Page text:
Research and plan: Looking through social media hashtags and finished projects on Ravelry to see how other people’s projects have turned out is crucial. There are some patterns that catch my eye initially but when I see other people’s finished works I know it’s not likely to be an outcome I am happy with. Due to the time investment in knitting, I want to be certain a project is going to work out as desired, so this initial investigation is helpful.
Just as fabric choice is important with sewing, yarn choice is vital to the final outcome of your project. I discuss Ravelry in more detail below but looking at the “yarn suggestions” tab for a particular pattern is really helpful so you can see the way the fabric looks based on the yarn you may select.
Make detailed notes: If you make any modifications to a pattern, make note of them so you know exactly what you did, especially if you’re making a change to something on one side of a garment that needs to be mirrored on the other.
I also find it really helpful to make notes about when to make increases and/or decreases before I start a section of a pattern so I don’t have to keep mentally counting or adding rows. For example, if a pattern states to increase every eight rows six times total starting at row 25, I’ll write out “increase on rows 25, 33, 41, 49, 57, 65” so that I’m less likely to miss these cues.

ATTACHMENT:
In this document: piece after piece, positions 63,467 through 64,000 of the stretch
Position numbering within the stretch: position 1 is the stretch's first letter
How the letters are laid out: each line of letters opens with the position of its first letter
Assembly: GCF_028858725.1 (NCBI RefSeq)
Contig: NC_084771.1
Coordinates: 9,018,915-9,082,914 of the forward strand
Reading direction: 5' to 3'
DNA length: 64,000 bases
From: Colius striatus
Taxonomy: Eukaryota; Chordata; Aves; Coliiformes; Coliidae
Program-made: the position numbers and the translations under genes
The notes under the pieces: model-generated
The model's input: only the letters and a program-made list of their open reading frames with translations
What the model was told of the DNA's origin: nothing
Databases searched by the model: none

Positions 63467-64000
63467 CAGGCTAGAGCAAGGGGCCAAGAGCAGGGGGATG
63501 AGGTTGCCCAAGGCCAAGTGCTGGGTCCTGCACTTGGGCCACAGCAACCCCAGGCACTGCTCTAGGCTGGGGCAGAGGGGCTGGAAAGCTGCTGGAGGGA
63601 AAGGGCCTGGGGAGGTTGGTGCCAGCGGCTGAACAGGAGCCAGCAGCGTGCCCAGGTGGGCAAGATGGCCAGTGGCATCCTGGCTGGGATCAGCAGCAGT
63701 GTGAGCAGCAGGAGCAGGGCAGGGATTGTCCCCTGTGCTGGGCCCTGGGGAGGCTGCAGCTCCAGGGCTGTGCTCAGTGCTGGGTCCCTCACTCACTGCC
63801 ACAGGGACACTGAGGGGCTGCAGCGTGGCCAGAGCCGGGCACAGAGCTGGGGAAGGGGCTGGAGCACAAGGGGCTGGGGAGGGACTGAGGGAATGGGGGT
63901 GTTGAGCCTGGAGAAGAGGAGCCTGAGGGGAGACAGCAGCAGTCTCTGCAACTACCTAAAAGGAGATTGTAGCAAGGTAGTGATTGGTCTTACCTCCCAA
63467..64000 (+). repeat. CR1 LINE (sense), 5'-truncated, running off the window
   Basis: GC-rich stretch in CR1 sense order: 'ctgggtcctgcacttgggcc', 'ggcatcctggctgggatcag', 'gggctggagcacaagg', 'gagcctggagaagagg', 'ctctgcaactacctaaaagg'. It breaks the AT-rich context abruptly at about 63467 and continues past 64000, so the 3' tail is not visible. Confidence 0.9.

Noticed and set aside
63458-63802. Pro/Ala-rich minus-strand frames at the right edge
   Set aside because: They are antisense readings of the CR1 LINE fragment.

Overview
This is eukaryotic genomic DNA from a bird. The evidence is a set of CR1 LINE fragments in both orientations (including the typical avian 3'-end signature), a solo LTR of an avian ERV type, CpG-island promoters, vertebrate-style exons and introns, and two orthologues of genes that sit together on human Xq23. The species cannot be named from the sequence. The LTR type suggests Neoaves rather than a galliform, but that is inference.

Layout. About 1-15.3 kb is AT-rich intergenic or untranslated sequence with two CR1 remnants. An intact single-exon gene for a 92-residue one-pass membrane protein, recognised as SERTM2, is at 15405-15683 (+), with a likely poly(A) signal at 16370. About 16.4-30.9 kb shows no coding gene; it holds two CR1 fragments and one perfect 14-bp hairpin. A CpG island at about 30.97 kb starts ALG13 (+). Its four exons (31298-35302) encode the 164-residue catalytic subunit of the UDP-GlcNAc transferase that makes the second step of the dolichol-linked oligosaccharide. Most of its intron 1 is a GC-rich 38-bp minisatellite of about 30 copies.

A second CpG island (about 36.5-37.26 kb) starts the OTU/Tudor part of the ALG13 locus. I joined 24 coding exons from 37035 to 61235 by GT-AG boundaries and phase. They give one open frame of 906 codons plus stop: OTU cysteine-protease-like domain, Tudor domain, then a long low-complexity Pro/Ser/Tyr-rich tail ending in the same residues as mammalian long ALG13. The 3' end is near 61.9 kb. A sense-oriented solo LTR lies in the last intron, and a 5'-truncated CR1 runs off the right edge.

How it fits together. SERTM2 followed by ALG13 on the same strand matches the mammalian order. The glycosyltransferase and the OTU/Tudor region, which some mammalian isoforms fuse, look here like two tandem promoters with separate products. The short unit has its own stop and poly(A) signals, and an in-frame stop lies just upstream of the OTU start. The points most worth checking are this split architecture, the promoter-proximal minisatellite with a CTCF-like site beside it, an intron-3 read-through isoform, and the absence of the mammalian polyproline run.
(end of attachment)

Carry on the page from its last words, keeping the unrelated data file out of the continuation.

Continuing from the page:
Fit as you go whenever possible: Some projects don’t exactly allow for this due to their method of construction, bottom-up sweaters or pieced sweaters in particular, but top down sweaters let you easily check for fit to ensure you are happy with the length of the sleeves and body. While it is trickier to fit bottom-up garments, it can be done. I may write about my approach to this in the future, but that is beyond the scope of this post.